Iraqi laboratory technician Younes was smoking a shisha water pipe and playing cards with his friends in the Iraqi city of Mosul last week when a dozen men with Kalashnikov rifles over their shoulders showed up.
“They told the cafe owner that allowing such forms of entertainment was sinful and they didn’t leave until he pledged to ban it,” said Younes, 30, who was too scared of reprisals to give his full name. “We’re hurtling fast toward the unknown.”
The group, dressed in baggy pants and long shirts, were members of the Islamic State of Iraq and Greater Syria (ISIS), extremists who set up a caliphate in the Sunni heartland. Younes had been among the Sunnis who had welcomed the takeover of Mosul last month, believing it would liberate them from the military grip of the Shiite-dominated government in Baghdad.
ISIS is now starting to alienate the people who cheered its swift takeover of their cities and towns as it imposes a strict Islamic lifestyle. Since their takeover, the militants haven’t been able to compensate state workers who haven’t been paid or restore government-supplied water and electricity, which have been scarce.
Prime Minister Nouri al-Maliki’s government halted salaries for employees living in areas under Islamic State’s control, said Noureddine Qablan, vice chairman of the council in Ninevah province, whose capital is Mosul.
ISIS attempted to rename itself the Islamic State at the end of June, forming its own “caliphate.” It may eventually try to form its own social welfare system to win local support, emulating Lebanon’s Hezbollah group and the Palestinian Hamas faction, Qablan said.
“But they won’t succeed because people don’t want to live the kind of life that will come with the welfare system,” he said. At the start of the crisis, people cheered “but that was the euphoria of winning. Now, people realize it’s not only about winning, it’s also about making things work,” he said.
Unlike after the U.S.-led invasion, the Al-Qaeda breakaway group may be able to survive local displeasure with no American troops on the ground for moderate Sunni Iraqis to turn to, said Austin Long, an assistant professor at Columbia University’s School of International and Public Affairs.
“So even if the population in Mosul gets fed up, it’s not clear they will be able to then fight back against ISIS very effectively,” Long said in a telephone interview. “ISIS is nothing if not a very ruthless and effective military organization.”
ISIS evolved from Al-Qaeda in Iraq, which U.S. troops and Sunni militias defeated after its powers peaked in 2006-07 in a campaign that was known as the awakening.
The group’s push into Mosul last month came at a time of discontent among Iraqi Sunnis who feel marginalized by the Shiite-dominated government of Maliki. Though they don’t share the same militant values as ISIS, some Sunni clans joined the group, driven by anger at Maliki, whom they accuse of excluding Sunnis from government.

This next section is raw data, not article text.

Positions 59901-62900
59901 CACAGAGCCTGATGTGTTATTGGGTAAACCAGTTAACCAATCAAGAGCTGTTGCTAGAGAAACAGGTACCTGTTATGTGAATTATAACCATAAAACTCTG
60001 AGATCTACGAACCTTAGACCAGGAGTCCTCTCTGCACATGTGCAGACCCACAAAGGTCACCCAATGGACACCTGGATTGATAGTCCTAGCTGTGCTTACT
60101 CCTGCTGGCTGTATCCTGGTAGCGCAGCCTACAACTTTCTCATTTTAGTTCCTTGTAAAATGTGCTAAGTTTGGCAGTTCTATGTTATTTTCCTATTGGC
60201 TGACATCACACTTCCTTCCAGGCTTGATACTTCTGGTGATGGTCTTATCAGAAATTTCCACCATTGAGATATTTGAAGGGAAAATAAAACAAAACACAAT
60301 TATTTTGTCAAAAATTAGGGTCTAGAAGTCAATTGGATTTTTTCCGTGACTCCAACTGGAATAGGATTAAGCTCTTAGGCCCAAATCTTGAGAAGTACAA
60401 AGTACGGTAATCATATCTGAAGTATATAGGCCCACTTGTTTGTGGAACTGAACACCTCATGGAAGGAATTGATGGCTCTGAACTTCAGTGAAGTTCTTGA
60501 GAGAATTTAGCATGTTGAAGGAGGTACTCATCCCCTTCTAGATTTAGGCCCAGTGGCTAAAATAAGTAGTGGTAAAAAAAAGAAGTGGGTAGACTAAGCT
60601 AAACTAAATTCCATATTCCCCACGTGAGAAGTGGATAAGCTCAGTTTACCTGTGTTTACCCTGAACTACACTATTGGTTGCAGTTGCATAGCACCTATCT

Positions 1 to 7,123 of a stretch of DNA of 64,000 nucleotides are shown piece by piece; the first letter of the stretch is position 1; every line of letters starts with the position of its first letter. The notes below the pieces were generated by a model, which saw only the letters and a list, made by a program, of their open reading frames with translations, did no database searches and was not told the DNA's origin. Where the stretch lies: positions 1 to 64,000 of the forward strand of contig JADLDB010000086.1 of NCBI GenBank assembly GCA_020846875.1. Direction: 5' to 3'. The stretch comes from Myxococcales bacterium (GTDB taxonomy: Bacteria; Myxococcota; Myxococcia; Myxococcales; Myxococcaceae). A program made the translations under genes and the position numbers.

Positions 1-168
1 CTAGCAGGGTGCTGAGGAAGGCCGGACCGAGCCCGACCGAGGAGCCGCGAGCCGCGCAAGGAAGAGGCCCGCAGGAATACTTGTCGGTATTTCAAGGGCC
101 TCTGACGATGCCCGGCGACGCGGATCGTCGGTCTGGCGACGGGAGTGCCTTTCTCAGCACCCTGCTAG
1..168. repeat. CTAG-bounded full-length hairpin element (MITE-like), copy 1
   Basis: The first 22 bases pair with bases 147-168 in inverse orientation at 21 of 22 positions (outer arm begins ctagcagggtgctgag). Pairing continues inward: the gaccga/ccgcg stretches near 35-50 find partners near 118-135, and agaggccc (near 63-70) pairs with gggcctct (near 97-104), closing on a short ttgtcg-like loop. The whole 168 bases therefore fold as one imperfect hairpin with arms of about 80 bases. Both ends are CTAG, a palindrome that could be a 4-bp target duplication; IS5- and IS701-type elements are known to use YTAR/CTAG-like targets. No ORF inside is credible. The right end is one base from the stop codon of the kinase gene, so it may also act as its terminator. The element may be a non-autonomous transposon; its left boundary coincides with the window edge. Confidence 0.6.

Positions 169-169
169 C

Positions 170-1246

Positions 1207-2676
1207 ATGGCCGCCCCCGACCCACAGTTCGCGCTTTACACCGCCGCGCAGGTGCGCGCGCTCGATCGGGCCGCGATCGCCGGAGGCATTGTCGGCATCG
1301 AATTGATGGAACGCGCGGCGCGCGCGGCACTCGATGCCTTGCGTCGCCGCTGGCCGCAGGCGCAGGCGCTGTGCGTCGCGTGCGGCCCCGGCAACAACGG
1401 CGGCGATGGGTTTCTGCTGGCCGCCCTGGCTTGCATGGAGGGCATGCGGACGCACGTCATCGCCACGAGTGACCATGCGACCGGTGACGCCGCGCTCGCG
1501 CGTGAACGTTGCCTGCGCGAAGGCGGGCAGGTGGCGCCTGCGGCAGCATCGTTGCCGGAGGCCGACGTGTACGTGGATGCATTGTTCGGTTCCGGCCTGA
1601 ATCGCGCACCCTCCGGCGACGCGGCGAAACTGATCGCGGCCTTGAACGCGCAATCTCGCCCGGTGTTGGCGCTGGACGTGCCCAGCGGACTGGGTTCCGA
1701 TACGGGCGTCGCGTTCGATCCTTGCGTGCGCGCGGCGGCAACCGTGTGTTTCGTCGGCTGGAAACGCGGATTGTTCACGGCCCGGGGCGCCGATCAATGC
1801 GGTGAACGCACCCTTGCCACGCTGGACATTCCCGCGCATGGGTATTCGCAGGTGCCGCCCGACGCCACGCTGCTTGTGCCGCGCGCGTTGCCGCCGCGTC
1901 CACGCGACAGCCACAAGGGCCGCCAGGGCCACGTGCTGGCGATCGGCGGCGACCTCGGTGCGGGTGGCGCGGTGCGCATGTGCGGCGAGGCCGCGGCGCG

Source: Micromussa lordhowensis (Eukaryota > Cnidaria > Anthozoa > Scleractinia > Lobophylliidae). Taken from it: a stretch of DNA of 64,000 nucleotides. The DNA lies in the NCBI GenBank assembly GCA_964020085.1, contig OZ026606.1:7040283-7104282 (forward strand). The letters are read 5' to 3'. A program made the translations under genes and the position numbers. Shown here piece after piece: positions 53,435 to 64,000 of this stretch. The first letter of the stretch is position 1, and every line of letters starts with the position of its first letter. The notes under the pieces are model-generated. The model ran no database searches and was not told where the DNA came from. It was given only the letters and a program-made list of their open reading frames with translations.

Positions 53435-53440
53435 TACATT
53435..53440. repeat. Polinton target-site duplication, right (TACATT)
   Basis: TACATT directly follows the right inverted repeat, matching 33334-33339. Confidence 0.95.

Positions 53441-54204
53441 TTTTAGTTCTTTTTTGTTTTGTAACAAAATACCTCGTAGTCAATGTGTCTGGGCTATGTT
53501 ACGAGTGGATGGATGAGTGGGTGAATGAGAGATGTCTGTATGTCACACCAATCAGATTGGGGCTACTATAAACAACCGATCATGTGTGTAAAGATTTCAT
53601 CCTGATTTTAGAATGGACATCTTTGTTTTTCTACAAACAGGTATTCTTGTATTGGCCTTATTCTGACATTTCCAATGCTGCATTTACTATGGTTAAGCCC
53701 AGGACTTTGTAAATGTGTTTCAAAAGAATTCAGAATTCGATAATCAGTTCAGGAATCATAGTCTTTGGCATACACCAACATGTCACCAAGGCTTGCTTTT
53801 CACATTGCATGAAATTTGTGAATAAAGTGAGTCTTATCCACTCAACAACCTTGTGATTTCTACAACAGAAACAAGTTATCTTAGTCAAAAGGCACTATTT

Now, some tribes in Salahuddin province have formed armed groups to fight the Islamic State, tribal leader Wanas al-Jabbar told Al-Mada Press. He said the groups voluntarily took up arms and are not coordinating with the government, according to the Iraqi news agency, which says it’s independent.
The tribal leader said ISIS “deceived” some people in the early days of its takeover, “but those who have been duped have rebelled against its atrocities.”
Some of the complaints have economic roots, said Mohsin Khan, a senior fellow at the Atlantic Council’s Rafik Hariri Center for the Middle East. The Maliki government has been hiring workers steadily over the past seven years, with most of the jobs going to its Shiite supporters, Khan said.
“Sunnis have economic grievances that the Maliki government has largely ignored,” Khan said. “Without the support of dissatisfied Sunni tribes, ISIS would not have been able to gain traction and achieve such rapid success.”
ISIS will have to decide at some point if it wants to consolidate power, govern or just be a war machine, said Vali Nasr, dean of Johns Hopkins University School of Advanced International Studies in Washington.
Hezbollah and Hamas are “ruling over their own people, whereby these people are coming from the outside,” Nasr said. “It creates an open question: ISIS can only govern if it’s able to do so by recruiting locals.”
Younes said he’s not interested in any kind of social services ISIS could provide. What he wants is a fair government in Baghdad that would treat its citizens equally irrespective of their religious sect.
“The people are tired,” he said.
The evenings that follow fast-breaking meals of Ramadan, in previous years dedicated to family or gatherings at cafes or entertainment parks, are now spent close to home.
“I don’t go to any cafes anymore,” Younes said.
“I just sit with my friends on the pavement in front of my house so that if ISIS comes we can immediately disappear into our homes.”